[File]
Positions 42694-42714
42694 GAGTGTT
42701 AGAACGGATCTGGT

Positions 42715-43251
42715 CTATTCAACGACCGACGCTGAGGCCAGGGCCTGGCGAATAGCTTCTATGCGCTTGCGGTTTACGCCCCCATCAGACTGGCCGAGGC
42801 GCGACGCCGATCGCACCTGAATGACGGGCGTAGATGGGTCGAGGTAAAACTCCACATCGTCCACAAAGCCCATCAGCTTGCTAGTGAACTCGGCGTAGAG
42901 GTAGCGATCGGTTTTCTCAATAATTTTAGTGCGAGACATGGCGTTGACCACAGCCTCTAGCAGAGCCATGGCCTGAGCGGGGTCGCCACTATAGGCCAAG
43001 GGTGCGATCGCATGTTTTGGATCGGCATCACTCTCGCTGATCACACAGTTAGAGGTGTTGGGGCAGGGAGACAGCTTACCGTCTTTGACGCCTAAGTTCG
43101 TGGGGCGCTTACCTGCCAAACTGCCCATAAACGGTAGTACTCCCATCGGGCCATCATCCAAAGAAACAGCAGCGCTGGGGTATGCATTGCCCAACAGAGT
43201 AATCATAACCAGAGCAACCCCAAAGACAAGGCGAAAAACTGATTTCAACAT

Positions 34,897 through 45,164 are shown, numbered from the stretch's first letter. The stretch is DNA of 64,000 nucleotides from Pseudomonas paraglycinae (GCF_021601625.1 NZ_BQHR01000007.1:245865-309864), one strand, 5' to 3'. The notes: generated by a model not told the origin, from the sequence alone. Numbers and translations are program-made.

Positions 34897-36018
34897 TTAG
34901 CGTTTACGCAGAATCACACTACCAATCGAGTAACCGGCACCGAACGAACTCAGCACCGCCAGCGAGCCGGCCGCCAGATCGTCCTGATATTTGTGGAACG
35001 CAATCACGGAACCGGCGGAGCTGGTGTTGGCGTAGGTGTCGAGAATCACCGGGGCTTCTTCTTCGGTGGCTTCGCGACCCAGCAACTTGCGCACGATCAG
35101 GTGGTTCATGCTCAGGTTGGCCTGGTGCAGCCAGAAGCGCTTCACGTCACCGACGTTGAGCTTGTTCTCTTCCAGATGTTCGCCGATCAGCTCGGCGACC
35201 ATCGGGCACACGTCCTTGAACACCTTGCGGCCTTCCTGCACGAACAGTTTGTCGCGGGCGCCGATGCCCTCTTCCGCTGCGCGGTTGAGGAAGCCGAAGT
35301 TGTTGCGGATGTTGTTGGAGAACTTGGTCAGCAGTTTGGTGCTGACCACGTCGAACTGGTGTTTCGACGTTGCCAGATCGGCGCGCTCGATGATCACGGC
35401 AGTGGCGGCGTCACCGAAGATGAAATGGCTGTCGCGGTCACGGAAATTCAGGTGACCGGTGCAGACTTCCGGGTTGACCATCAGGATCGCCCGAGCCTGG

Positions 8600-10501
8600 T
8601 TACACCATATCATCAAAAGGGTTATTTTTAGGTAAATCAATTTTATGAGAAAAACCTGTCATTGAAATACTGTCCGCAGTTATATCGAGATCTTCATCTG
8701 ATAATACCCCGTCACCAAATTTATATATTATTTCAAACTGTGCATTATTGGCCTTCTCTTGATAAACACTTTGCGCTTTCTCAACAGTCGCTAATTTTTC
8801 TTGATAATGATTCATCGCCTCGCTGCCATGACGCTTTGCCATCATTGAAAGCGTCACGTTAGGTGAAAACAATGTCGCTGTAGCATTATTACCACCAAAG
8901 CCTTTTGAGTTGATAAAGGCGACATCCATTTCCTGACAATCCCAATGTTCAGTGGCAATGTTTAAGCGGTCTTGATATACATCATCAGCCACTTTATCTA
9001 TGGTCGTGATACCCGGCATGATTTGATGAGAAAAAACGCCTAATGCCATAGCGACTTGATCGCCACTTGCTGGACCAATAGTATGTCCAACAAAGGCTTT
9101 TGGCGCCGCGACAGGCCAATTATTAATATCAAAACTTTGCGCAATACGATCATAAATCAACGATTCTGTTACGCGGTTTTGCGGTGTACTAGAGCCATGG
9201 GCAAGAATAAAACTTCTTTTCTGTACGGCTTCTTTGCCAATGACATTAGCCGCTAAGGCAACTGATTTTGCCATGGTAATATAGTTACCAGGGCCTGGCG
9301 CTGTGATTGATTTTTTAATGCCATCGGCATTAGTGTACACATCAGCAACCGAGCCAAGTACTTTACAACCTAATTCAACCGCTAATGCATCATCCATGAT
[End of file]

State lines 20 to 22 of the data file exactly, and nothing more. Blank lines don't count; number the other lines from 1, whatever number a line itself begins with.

Positions 8600-10501
8600 T
8601 TACACCATATCATCAAAAGGGTTATTTTTAGGTAAATCAATTTTATGAGAAAAACCTGTCATTGAAATACTGTCCGCAGTTATATCGAGATCTTCATCTG